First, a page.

A co-pilot hijacked an Ethiopian Airlines flight to seek asylum in Switzerland, surrendering to police at Geneva airport after jumping out of a cockpit window and scrambling down an emergency rope.
The plane's second-in-command, named by Ethiopia as Hailemedhin Abera Tegegn, 31, took control of ET-702 from Addis Ababa on Monday when the pilot left the cockpit to use the lavatory.
Tegegn then sent a coded signal announcing he had hijacked his own aircraft, which was scheduled to land in Rome.
French and Italian jets were scrambled by NATO to escort the plane. The AFP news agency quoted a Swiss airforce spokesman as saying Swiss jets remained on the ground because they only flew during business hours.
"Switzerland cannot intervene because its airbases are closed at night and on the weekend," Laurent Savary told the agency, adding: "It's a question of budget and staffing."
After the plane landed in Geneva, the unarmed Hailemedhin jumped out of a cockpit window and did not harm passengers or crew, police spokesman Pierre Grangean said.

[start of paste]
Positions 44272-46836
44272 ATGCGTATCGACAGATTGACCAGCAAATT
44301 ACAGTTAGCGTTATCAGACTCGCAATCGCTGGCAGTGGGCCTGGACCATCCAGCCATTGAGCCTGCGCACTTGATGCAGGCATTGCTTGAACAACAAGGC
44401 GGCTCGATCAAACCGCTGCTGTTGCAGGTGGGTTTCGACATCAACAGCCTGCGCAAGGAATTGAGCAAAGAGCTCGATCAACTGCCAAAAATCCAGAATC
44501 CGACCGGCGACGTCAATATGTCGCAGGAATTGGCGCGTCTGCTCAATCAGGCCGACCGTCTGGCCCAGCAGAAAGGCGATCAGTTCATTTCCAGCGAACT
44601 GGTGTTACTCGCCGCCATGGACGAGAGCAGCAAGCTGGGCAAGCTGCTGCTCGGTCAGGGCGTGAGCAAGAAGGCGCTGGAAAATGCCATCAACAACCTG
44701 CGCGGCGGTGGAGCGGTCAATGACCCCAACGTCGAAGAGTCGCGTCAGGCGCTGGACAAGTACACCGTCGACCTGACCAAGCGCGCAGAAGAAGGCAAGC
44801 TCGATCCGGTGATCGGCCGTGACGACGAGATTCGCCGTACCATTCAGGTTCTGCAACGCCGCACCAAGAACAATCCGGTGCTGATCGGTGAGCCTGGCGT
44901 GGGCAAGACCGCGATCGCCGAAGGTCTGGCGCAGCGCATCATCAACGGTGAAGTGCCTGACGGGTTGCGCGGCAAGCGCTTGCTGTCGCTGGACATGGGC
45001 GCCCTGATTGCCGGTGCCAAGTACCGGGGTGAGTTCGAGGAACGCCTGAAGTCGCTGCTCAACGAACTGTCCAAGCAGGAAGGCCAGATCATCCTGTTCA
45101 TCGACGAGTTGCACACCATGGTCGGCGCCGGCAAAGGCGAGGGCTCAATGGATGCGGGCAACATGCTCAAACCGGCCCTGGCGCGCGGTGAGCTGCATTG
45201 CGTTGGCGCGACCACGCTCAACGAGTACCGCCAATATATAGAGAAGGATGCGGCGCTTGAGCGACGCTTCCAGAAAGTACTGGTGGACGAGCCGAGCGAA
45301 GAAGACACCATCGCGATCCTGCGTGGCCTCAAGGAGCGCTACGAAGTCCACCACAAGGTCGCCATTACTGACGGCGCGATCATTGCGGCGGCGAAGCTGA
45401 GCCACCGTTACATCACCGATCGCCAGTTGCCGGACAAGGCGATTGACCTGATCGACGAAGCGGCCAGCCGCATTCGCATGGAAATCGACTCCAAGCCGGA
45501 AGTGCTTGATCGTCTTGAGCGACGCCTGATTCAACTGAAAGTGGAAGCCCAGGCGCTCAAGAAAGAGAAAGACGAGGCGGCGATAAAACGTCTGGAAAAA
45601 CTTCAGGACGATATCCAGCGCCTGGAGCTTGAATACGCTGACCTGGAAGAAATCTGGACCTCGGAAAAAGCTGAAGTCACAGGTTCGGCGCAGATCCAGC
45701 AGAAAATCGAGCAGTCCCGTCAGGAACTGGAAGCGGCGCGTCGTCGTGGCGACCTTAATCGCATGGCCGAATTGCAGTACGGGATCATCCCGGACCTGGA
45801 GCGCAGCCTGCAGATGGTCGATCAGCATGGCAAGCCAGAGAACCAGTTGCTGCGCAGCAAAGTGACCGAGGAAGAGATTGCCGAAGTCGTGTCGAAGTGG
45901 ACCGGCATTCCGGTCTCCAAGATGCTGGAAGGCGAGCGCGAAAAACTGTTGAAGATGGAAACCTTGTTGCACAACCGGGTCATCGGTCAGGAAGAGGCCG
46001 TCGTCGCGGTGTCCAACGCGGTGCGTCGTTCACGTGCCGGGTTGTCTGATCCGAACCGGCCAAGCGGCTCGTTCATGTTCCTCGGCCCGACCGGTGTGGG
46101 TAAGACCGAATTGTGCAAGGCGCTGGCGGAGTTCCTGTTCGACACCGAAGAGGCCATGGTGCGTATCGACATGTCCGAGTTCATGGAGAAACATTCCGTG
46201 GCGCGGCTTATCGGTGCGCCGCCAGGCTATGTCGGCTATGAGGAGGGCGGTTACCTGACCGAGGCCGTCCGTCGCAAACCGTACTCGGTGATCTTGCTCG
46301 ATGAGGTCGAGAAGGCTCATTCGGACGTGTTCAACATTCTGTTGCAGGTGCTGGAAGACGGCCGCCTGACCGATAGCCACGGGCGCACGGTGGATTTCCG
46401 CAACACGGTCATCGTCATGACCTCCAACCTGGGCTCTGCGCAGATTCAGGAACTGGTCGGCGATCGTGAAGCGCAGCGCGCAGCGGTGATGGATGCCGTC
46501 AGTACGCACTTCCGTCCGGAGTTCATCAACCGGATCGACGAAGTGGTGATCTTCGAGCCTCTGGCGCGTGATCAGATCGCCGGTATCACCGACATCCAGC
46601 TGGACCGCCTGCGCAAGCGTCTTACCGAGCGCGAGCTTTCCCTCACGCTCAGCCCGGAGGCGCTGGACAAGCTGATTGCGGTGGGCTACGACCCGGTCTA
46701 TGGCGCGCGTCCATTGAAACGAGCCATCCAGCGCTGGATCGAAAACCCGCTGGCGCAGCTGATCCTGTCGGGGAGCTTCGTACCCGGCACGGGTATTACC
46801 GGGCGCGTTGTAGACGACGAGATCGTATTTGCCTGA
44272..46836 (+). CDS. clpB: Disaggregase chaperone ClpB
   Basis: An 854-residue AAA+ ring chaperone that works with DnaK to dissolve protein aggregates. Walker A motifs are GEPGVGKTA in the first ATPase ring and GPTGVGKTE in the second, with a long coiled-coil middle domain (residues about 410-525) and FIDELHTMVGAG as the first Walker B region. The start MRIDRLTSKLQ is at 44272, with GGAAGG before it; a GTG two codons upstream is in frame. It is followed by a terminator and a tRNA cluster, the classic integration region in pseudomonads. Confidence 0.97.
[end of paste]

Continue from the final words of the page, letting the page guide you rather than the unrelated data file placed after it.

"Just after landing, the co-pilot came out of the cockpit and ran to the police and said, 'I'm the hijacker.' He said he is not safe in his own country and wants asylum," Grangean said.
The plane could later be seen with a knotted yellow rope dangling from an open cockpit window.
After the co-pilot was detained, police escorted passengers one by one, their hands over their heads, from the taxied plane to waiting vehicles. Officials said there was no risk to passengers or crew at any point.
The Ethiopian government, which owns the airline, said Tegegn had worked there for five years and was, according to spokesman Redwan Hussein, "medically sane".
However, he said the Tegegn's actions represented "a gross betrayal of trust that needlessly endangered the lives of the very passengers that a pilot is morally and professionally obliged to safeguard".